Until the reign of Elizabeth, when it was forbidden, the discharge of dutiable goods at Ratcliff went on uninterruptedly, and in times of outbreak of plague it was of great advantage to those engaged in the work, as well as to others who were employed in the various occupations associated with shipping and commerce. When the time had come for the landing of merchandise on the appointed quays higher up the river, the building, repairing and victualling of ships at Ratcliff had made considerable progress, and Ratcliff Cross was already a rallying-place for master mariners and their crews. From the Stairs nearby they went on board their ships wherever they might be in the Thames. In the neighbourhood abounded inns and taverns, and in those of the better sort a good deal of business was transacted with conviviality and profit.

In 1794 a great fire destroyed most of Ratcliff in a few hours. An engraving entitled "The Ruins of Ratcliffe" shows the riverside. Some curiosity may be excited as to the appearance of the streets which were so quickly swept away. It is possible that a few of the houses were old timber-framed structures which had escaped previous lesser conflagrations. From time to time many had so perished of which there is no record. There was another fire in 1765, when between twenty and thirty old wooden houses were burnt and ten damaged, the loss being valued at £19,000, a remarkable sum, if true. In the eighteenth century many of the ancient properties had disappeared and commodious houses took their place, occupied by merchants, captains, and master craftsmen. The ease with which the great fire made its progress was principally due to the presence of a large number of wooden workshops and warehouses containing inflammable goods, and, of course, the difficulty of obtaining water. Of the buildings erected immediately afterwards, very few, if any, now remain to share the company of those which escaped disaster. In Narrow Street, near Ratcliff Cross Stairs, there is a house still standing that came into being in the days of Queen Anne. Altered in appearance by age and ill-treatment, it is less attractive than one or two houses in Stepney Causeway which were built some fifty years later. A good specimen of a house which was built about 1780 remains in Butcher Row. It was once the residence of a wealthy shipowner, and to it were attached extensive gardens. It is now St. James’s Vicarage, and is practically unchanged, and contains many features of interest, principal among them being the fine entrance. On the walls of the dining- and drawing-rooms are painted seascapes and Italian scenery. A little room - a powder closet - is a survival of the days when wigs were worn, and had to be occasionally dusted over.

A change which is occasioned by a catastrophe is amazing to contemporaries, but one which takes place over a series of years passes almost unnoticed, for few eyes see the full effect of the slow transformation. By the construction of Rotherhithe Tunnel (the approach to which passes under Broad Street) and the demolition of courts and alleys to make room for the extension of business premises and for the erection of blocks of dwellings, not only the aspect, but the character of the whole neighbourhood has been altered.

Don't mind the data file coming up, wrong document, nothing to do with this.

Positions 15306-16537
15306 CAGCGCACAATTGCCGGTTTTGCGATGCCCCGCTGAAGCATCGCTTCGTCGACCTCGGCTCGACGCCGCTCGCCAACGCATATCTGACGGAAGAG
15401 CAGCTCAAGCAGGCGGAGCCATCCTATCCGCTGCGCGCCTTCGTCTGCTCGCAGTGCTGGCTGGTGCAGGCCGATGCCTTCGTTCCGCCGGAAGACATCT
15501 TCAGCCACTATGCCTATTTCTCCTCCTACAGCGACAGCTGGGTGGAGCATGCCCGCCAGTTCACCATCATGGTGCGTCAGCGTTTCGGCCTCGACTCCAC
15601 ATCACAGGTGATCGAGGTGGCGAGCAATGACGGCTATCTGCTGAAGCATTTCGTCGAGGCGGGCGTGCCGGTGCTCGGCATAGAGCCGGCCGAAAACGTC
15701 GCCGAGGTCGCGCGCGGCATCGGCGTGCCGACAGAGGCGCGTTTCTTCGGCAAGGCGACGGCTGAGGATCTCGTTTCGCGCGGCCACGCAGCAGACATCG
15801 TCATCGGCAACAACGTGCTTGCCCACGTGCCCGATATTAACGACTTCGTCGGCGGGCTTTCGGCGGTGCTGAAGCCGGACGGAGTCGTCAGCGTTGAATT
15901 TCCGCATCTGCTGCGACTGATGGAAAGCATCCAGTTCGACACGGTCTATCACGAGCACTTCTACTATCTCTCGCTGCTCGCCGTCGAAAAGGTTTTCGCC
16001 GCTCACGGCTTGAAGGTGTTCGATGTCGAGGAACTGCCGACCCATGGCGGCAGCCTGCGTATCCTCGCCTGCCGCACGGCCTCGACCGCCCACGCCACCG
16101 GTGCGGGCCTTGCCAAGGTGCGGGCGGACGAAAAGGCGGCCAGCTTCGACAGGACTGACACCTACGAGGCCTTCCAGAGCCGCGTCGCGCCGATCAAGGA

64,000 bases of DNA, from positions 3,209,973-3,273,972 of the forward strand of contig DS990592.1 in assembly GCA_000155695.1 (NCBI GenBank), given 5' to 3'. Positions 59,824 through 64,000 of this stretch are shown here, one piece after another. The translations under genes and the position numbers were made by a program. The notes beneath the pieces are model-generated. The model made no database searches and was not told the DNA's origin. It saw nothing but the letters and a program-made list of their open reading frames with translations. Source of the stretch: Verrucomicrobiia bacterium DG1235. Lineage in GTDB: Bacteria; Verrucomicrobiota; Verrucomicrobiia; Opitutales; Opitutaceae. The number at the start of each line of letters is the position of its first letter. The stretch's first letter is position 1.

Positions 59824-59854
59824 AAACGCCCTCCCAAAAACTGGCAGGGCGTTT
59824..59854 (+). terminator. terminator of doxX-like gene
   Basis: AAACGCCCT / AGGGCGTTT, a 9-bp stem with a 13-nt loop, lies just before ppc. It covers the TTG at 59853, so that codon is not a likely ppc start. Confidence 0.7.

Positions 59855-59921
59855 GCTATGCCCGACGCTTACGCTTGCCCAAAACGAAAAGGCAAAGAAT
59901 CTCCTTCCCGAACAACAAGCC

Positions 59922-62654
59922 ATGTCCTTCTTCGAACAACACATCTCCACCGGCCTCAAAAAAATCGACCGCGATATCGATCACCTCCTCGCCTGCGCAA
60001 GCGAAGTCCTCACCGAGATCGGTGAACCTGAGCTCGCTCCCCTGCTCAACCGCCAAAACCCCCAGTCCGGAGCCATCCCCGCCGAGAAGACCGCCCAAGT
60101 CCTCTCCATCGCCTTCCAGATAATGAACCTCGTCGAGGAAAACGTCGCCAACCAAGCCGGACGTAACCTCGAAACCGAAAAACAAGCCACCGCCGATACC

Ratcliff Causeway. Photograph by William WhiffinThere are some who can remember it as it was in the seventies of the last century: Broad Street with a bowsprite projecting across the road and almost touching the window of the house opposite the dry dock. The sight of the tall ship itself was enough to conjure up visions in a boy’s mind of pirates on the Spanish Main and pieces of eight. The street was redolent of odours strange and varied - hay, ship’s biscuits, coals, tarred twine, horses, brewers’ grains, paint, kippers, coffee, stale beer, and the mustiness of water-logged wood, all in sequence, but each individually blended with jam in the making. While the nose was enjoying the exercise of a generally much-neglected sense, the eyes peeped at the broad river, at the gap of Stone Stairs, or else through the arch at Free Trade Wharf. This arch has now gone, but the carved coat of arms of the East India Company which formerly surmounted it has happily been placed above the new entry, as a reminder of a great enterprise.

In Brook Street the courts and alleys - Harris Court, Hamlet Court, Blue Anchor Alley, etc., together with the houses that were built on the garden ground attached to Mr. Bere’s residence, which so "miraculously" was preserved from the flames, have all been demolished. Some of these were rebuilt soon after the Fire, and many of the occupants were employed in making the high-crowned beaver hats that were worn by gentlemen of fashion and of dignified deportment. The beaver left the hat industry and the silkworm took its place, and the old class of tenants vanished. The Irish came and took possession for many years of the houses which until then had been decently and tidily kept. They were a rough, hard-working, hard drinking (if they had the wherewithal) warm-hearted, hot-headed people, who had an objection to paying rent, and loved to have a shindy among themselves, with a constable or two to fortify the mixture. They did not beg but were delighted to receive, and they could in charming accents invoke a multitude of blessings on this slight provocation.